Ski conditions in Western New York appear to be decent to very good as of the end of this week according to website I Ski NY.
Hilly terrain has received some significant to heavy lake-effect accumulation, and it’s actually gotten cold enough for some fresh powder. Moreover, as of this writing, conditions are excellent for additional snowmaking, an expensive venture for ski resorts.
Snowmobiling appears to be a different story. Trail websites, assuming they are current and up to date, seem to show nothing but closed trails. Of course, trails are entirely dependent on natural snow, and the coverage has been spotty. The Erie County Federation of Snowmobile Clubs has a site on which you can click on individual clubs and trails, but nothing appears open.
The same is true for the Chautauqua Lake Club and, as you would expect, the Northern Erie County club.
As for skiing, the outlook is better for resorts with good snowmaking equipment than those without. We start with snow cover over much of the northern hemisphere which remains near average for this time of January.
This snow cover is sufficient for most ski resorts in our region, even though it comes up short for snowmobilers. The question then becomes projecting the chances for keeping much of what we’ve got and, where possible, adding to it with snowmaking. Most of the time, snowmaking requires an air temperature of 32 degrees or lower, ideally 28 degrees or lower. Drier air increases the volume of snow which can be made, by increasing evaporational cooling of the air as snow crystals fall through the dry air. Ski resorts look for lower dewpoints to enhance the costly process of running the equipment. If weather forecasts and extended outlooks indicate a sharp, persistent warming trend coming up in the next couple of days, or a heavy rainfall, it becomes very problematic whether it’s economical to run the equipment when a resort knows it’s going to lose much of its base regardless. No such persistent warming or heavy rain is in sight.
As for natural snow, some of this past week’s snowfall could be seen coming some days in advance, as could the well-below average temperatures. I haven’t driven to ski country, but I’d lay odds the machinery is chugging away as I type. The current Buffalo temperature is 19 degrees, with a dewpoint of 7 degrees … ideal for snowmaking to reinforce the bases.
What’s coming in terms of temperatures? In the near term, we’ll see daytime highs moving back up to the upper 20s and low 30s on the slopes by early next week, but nighttime lows will still support fair to very good snowmaking production. Later in the week, some moderation may return. For example, here is the American GFS projected near surface temperature for next Friday at 7 p.m.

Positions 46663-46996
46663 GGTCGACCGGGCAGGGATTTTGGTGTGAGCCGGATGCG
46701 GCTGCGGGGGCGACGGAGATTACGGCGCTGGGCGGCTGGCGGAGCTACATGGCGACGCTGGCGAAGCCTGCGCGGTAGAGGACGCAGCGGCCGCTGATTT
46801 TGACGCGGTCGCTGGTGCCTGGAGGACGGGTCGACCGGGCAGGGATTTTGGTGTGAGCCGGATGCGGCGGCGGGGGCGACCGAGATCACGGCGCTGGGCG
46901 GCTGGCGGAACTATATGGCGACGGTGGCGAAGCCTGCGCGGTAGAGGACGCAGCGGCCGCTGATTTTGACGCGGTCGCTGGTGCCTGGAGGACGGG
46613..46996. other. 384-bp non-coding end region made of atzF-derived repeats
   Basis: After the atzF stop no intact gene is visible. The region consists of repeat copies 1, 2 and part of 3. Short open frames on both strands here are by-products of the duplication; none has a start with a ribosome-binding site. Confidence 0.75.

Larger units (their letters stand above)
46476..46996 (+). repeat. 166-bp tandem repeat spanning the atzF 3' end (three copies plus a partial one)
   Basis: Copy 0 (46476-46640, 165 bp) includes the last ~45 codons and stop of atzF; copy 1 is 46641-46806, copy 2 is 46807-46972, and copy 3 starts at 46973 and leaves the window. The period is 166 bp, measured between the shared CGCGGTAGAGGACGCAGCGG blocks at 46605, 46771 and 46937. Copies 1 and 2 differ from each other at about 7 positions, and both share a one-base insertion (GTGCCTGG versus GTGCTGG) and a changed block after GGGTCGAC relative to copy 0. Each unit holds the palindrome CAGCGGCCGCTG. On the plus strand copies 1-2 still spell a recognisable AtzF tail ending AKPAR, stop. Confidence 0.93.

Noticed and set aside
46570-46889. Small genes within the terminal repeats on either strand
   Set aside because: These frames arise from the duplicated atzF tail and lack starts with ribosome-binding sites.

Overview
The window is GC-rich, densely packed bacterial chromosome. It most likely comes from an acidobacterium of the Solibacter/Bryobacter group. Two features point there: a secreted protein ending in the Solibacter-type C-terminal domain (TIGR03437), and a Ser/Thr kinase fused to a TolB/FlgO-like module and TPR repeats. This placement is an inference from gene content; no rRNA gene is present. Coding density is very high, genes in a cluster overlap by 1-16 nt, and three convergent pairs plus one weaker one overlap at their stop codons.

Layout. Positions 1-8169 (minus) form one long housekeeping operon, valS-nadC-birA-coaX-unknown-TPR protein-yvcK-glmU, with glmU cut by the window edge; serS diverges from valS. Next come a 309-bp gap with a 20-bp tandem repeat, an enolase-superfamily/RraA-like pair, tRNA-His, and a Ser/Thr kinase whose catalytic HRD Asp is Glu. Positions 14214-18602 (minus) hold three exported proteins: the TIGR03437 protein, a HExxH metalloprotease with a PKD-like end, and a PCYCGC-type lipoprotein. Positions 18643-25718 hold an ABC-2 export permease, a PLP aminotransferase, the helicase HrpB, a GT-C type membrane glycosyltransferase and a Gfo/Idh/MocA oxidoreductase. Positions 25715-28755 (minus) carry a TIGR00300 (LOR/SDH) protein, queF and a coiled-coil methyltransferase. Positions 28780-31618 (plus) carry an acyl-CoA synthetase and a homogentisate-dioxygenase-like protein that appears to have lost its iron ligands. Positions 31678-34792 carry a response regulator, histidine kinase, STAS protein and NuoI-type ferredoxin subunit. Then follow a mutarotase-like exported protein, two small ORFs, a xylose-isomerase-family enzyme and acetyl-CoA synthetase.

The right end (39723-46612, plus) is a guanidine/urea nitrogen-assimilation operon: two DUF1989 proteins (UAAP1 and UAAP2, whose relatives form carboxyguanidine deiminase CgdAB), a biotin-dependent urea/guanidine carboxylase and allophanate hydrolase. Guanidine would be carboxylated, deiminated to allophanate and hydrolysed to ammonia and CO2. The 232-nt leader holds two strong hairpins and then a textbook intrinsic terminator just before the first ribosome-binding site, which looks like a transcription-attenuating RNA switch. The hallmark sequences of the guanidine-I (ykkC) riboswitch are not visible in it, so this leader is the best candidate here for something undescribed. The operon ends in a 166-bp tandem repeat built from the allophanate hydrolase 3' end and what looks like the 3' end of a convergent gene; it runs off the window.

By Sunday, Jan. 20, the GFS is absolutely frigid at 1 p.m.
The Canadian GEM is very cold, but less extreme (and more believable, in my opinion).
The good news here for skiers is we are no longer seeing a warm period with readings approaching or exceeding 40 degrees for a week or so, as had been showing up in models 10-15 days ago. The slopes can easily withstand the minor moderation in current model runs and be replenished with some snowmaking many if not most nights.
As for the much more difficult problem of predicting new snowfall in the extended range, here are some raw numbers — to be taken with many grains of salt, being careful to keep that salt off the slopes. The GFS total snow out to Jan. 21 would be helpful, but the model hasn’t gone hog wild.
The GEM is a little more heavy-handed.
The newer experimental version of the GFS (which will replace the current GFS later in the winter if the federal government shutdown ever ends) is more conservative.
In current model runs, most of the model snow falls next weekend - Jan. 19 and 20 – as a storm system goes by to our south. Of course, it remains to be seen whether enough new snow would fall then to open up some snowmobile trails.
In the longer term, the experimental 46-day version of the European ECMWF shows plenty of total snowfall over Western New York by later in February. Let’s just say I’m not a big fan of a 46-day precipitation product. I’m just “putting it out there.”
In terms of keeping what snow we get, things are looking up for recreational winter sports fans. It will be easy to keep ice skating rinks operating most of the time. Extended range models still are optimistic for colder, more below average temperatures arriving and becoming persistent later in the month and in February, as per this GFS ensemble.
Upper atmospheric blocking high pressure near Greenland and over northwest North America favors a lobe of the polar vortex dropping down closer in east central Canada, which would deliver more polar air to the Great Lakes, Midwest and the East.
Even the frequently warm-biased American CFS v2 model has us in the deep freeze at the end of January and the start of February. This is the model which uniquely predicted unseasonable warmth for last November when you may recall we were much below normal in temperatures. It may finally be catching up.